News & Views
Study to Identify Biomarkers for Stroke
Jul 31 2023
University Hospitals Birmingham NHS Trust, along with the West Midlands Ambulance Service University NHS Foundation Trust, Midlands Air Ambulance Charity and the University Hospital Trust’s industry partner, Marker Diagnostics, are working on a project to quickly and accurately identify stroke patients who need time-critical treatment before irreversible brain damage occurs. Some treatments, such as thrombolysis (clot busting drugs) or mechanical thrombectomy (manual clot removal) are most effective when administered within hours of symptom onset.
A study funded by the Stroke Association, the Golden HOur for STroke (GHoST) led by Professor Antonio Belli, Professor of Trauma Neurosurgery at the University of Birmingham’s Institute of Inflammation & Ageing, aims to identify biomarkers (small molecules) in blood, urine, or saliva, that will enable rapid diagnosis so patients can be routed directly to the most appropriate treatment centre.
Earlier research by Professor Belli’s team had found that the concentration of specific molecules in saliva changes rapidly after a traumatic brain injury and a three-year study in elite rugby established that these biomarkers can be used in next-generation diagnostic tests. He explained: “Our previous studies detected ultra-early biomarkers and cellular responses that had never been reported in human studies before and resulted in a non-invasive diagnostic test that could change the way concussion is managed. In conjunction with our industry partner Marker Diagnostics, we’re now looking to repeat this success with stroke.”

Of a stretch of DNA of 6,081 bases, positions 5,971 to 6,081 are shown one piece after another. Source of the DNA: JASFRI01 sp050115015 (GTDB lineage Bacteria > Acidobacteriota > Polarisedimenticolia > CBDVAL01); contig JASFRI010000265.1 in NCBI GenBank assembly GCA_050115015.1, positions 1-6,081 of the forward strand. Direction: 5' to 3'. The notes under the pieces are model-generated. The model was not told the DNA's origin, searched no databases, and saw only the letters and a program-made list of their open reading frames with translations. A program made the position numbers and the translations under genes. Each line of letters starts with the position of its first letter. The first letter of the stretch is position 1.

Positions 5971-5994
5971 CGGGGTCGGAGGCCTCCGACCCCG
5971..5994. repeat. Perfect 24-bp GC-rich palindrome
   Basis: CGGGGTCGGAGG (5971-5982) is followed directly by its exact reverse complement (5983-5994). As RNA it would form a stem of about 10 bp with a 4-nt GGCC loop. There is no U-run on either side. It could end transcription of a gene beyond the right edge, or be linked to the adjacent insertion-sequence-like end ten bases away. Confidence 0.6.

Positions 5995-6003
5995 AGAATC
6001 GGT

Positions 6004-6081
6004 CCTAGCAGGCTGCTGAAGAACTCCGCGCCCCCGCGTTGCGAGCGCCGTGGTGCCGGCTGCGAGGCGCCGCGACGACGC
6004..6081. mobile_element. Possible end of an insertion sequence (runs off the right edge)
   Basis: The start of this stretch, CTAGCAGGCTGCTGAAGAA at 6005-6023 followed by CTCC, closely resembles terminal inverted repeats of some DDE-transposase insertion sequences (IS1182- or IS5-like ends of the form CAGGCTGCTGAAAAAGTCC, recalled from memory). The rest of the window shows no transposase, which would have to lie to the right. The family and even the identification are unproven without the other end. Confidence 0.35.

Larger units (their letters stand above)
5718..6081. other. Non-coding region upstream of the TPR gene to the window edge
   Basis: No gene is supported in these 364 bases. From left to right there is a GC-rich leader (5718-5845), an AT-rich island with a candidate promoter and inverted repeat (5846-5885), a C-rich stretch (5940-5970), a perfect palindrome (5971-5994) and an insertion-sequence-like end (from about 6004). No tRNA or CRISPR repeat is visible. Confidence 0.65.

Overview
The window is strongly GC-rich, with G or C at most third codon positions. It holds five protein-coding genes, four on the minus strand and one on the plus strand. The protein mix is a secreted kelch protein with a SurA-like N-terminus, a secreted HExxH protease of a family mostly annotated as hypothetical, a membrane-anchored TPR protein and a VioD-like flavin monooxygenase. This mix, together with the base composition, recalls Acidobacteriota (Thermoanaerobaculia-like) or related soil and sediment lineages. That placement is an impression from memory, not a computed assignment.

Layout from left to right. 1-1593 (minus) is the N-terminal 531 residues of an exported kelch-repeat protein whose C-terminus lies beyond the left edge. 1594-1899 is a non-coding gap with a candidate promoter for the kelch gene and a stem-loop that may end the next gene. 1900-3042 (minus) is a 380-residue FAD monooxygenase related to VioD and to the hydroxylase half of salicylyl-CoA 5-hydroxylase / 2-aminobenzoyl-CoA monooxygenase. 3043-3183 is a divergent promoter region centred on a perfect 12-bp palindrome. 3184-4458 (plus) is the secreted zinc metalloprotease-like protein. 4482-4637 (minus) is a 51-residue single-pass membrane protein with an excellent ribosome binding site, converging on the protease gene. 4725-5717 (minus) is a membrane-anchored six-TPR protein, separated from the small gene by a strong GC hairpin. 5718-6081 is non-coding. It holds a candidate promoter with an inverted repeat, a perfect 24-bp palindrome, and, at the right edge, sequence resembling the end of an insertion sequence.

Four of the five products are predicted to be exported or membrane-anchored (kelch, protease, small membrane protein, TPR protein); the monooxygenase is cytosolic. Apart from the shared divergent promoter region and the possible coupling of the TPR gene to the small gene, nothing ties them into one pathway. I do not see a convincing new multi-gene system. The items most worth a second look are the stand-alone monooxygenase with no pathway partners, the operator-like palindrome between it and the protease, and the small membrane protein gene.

The funding from the Stroke Association will include support from Marker Diagnostics UK, to bring its Birmingham Biohub lab’s sncRNA discovery and commercialisation expertise into the study.
The researchers hope to identify sncRNAs that will accurately identify stroke and distinguish it from stroke-mimicking conditions, such as seizure or migraine, which account for 30-40% of emergency ambulance admissions. They will also investigate whether biomarkers can differentiate between the two main types of stroke, ischaemic, caused by a blood clot requiring drugs or surgical removal; and haemorrhagic caused by a brain bleed requiring brain surgery.
The study will run for three years, with results expected in late 2026.
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